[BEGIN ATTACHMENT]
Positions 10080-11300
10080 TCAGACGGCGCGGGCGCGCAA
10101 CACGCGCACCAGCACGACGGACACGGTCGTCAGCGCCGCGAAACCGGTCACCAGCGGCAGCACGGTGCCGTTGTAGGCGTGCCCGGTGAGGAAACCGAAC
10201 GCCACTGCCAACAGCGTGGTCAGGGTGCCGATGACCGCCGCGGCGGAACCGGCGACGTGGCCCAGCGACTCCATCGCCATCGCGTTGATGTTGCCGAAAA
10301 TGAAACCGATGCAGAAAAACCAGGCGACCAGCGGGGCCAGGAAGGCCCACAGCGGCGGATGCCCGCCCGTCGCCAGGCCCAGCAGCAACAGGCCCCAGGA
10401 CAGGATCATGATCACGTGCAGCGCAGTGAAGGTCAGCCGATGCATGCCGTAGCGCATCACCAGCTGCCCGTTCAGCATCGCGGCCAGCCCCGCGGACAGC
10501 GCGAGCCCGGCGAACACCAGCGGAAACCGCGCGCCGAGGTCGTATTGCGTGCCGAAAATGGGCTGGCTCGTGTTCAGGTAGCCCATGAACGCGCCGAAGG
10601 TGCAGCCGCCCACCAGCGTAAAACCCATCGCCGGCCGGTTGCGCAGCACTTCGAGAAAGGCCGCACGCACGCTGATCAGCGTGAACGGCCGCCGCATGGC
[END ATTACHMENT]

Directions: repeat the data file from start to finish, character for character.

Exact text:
Positions 10080-11300
10080 TCAGACGGCGCGGGCGCGCAA
10101 CACGCGCACCAGCACGACGGACACGGTCGTCAGCGCCGCGAAACCGGTCACCAGCGGCAGCACGGTGCCGTTGTAGGCGTGCCCGGTGAGGAAACCGAAC
10201 GCCACTGCCAACAGCGTGGTCAGGGTGCCGATGACCGCCGCGGCGGAACCGGCGACGTGGCCCAGCGACTCCATCGCCATCGCGTTGATGTTGCCGAAAA
10301 TGAAACCGATGCAGAAAAACCAGGCGACCAGCGGGGCCAGGAAGGCCCACAGCGGCGGATGCCCGCCCGTCGCCAGGCCCAGCAGCAACAGGCCCCAGGA
10401 CAGGATCATGATCACGTGCAGCGCAGTGAAGGTCAGCCGATGCATGCCGTAGCGCATCACCAGCTGCCCGTTCAGCATCGCGGCCAGCCCCGCGGACAGC
10501 GCGAGCCCGGCGAACACCAGCGGAAACCGCGCGCCGAGGTCGTATTGCGTGCCGAAAATGGGCTGGCTCGTGTTCAGGTAGCCCATGAACGCGCCGAAGG
10601 TGCAGCCGCCCACCAGCGTAAAACCCATCGCCGGCCGGTTGCGCAGCACTTCGAGAAAGGCCGCACGCACGCTGATCAGCGTGAACGGCCGCCGCATGGC